Benefits of contrast normalization demonstrated in neurons and model cells.
Gaudry, K.S. and Reinagel, P. (2007) J. Neurosci. 27(30):8071-9.

The large dynamic range of natural stimuli poses a challenge for neural coding: how is a neuron to encode large differences at high contrast while remaining sensitive to small differences at low contrast? Many sensory neurons exhibit contrast normalization: gain depends on the range of stimuli presented, such that firing-rate modulation is not proportional to contrast. However, coding depends strongly on the precision of spike timing and the reliability of spike number, neither of which can be predicted from neural gain. The presumption that contrast normalization is associated with maintained coding efficiency remained untested. We report that, as contrast decreases, responses are more variable and encode less information, as expected. Nevertheless, these changes can be small, and information transmission is even better preserved across contrasts than rate modulation. The extent of contrast normalization is correlated with the extent to which information transmission is preserved across contrasts. Specifically, normalization is associated with maintaining the bits of information per spike rather than bits per second. Finally, we show that a nonadapting model can exhibit both contrast normalization and the associated information preservation.

Contrast adaptation in a non-adapting LGN model.
Gaudry, K.S. and Reinagel, P. (2007) J. Neurophys. 98(3):1287-96.

Sensory neurons appear to adapt their gain to match the variance of signals along the dimension they encode, a property we shall call “contrast normalization”. Contrast normalization has been the subject of extensive physiological and theoretical study. We previously found that neurons in the lateral geniculate nucleus (LGN) exhibit contrast normalization in their responses to full-field flickering white-noise stimuli, and that neurons with the strongest contrast normalization best preserved information transmission across a range of contrasts. We have also shown that both of these properties could be reproduced by non-adapting model cells. Here we present a detailed comparison of this non-adapting model to physiological data from the LGN. First, the model cells recapitulated other contrast dependencies of LGN responses: decreasing stimulus contrast resulted in an increase in spike-timing jitter and spikenumber variability. Second, we find that the extent of contrast normalization in this model depends on model parameters related to refractoriness and to noise. Third, we show that the model cells exhibit rapid, transient changes in firing rate just after changes in contrast, and that this is sufficient to produce the transient changes in information transmission that have been reported in other neurons. It is known that intrinsic properties of neurons change upon contrast adaptation. Nevertheless the model demonstrates that the spiking nonlinearity of neurons can produce many of the temporal aspects of contrast gain control, including normalization to input variance and transient effects of contrast change.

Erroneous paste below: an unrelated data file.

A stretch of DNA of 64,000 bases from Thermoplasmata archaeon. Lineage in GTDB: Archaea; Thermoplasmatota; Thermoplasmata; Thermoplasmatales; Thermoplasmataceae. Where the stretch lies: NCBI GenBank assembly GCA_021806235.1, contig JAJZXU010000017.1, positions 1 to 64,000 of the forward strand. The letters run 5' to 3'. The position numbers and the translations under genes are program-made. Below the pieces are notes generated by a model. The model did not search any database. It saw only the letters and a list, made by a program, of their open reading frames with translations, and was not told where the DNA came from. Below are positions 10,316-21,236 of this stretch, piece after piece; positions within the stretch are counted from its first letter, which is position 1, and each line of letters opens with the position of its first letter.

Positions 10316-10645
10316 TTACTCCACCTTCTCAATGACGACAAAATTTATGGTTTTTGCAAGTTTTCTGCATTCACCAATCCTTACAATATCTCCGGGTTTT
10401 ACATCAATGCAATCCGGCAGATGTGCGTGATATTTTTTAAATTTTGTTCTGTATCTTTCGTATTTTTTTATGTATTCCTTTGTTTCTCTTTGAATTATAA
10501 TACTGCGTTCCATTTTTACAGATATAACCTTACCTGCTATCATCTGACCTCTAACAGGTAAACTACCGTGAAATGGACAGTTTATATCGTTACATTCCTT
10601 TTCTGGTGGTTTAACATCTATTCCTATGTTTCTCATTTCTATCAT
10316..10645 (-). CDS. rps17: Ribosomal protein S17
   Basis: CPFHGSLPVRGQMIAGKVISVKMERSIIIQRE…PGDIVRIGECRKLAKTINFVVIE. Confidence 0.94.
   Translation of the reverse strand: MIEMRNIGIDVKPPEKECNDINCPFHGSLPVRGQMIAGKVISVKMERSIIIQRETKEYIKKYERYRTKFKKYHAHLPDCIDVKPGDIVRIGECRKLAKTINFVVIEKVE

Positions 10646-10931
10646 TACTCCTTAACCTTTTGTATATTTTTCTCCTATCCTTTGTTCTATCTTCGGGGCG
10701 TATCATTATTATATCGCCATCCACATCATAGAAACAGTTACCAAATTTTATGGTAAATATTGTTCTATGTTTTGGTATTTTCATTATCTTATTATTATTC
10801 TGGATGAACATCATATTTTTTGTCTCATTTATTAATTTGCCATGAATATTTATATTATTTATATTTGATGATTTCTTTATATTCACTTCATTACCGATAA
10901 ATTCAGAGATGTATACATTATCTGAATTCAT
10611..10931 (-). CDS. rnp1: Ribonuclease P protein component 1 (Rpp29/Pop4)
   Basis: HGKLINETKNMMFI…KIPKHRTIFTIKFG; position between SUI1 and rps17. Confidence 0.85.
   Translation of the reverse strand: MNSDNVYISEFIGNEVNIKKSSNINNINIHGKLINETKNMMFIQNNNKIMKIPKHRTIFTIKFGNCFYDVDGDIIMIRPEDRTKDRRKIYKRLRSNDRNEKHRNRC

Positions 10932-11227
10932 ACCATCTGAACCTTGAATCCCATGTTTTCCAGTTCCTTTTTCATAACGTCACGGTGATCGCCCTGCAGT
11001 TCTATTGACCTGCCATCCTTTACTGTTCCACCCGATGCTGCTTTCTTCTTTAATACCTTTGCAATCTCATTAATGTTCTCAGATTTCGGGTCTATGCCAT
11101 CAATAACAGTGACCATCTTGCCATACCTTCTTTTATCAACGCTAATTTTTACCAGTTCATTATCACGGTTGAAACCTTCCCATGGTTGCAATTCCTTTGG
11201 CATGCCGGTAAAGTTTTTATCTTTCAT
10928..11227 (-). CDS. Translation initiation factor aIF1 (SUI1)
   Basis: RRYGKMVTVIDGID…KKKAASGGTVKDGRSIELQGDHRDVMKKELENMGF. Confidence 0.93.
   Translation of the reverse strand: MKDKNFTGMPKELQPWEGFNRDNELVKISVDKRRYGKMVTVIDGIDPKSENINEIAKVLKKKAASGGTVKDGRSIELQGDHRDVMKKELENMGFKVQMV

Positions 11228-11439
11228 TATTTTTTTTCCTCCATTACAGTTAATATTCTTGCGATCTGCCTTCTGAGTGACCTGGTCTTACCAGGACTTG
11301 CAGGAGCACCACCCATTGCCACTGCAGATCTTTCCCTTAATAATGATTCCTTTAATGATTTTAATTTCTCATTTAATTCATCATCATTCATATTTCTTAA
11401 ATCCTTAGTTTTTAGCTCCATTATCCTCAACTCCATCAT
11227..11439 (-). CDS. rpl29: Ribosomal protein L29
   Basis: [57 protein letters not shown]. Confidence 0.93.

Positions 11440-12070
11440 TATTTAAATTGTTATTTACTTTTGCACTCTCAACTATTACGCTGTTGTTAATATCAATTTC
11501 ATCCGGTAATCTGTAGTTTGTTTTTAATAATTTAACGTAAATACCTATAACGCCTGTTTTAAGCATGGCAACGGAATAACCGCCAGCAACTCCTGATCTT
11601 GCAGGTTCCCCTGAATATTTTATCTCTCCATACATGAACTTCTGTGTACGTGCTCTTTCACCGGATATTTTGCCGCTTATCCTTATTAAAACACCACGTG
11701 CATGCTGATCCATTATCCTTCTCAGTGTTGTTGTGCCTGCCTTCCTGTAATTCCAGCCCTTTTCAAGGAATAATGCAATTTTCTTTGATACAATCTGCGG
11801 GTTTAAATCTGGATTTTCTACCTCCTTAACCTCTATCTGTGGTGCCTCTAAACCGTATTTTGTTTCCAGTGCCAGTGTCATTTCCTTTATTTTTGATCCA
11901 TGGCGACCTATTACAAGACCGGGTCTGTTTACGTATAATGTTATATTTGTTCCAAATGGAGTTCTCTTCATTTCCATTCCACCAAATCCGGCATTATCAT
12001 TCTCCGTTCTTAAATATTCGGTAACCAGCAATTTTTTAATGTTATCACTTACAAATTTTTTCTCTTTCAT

Evidence for an additive inhibitory component of contrast adaptation.
Gaudry and Reinagel (see arXiv preprint)

The latency of visual responses generally decreases as contrast increases. Recording in the lateral geniculate nucleus (LGN), we find that response latency increases with increasing contrast in ON cells for some visual stimuli. We propose that this surprising latency trend can be explained if ON cells rest further from threshold at higher contrasts. Indeed, while contrast changes caused a combination of multiplicative gain change and additive shift in LGN cells, the additive shift predominated in ON cells. Modeling results supported this theory: the ON cell latency trend was found when the distance-to-threshold shifted with contrast, but not when distance-to-threshold was fixed across contrasts. In the model, latency also increases as surround-to-center ratios increase, which has been shown to occur at higher contrasts. We propose that higher-contrast full-field stimuli can evoke more surround inhibition, shifting the potential further from spiking threshold and thereby increasing response latency.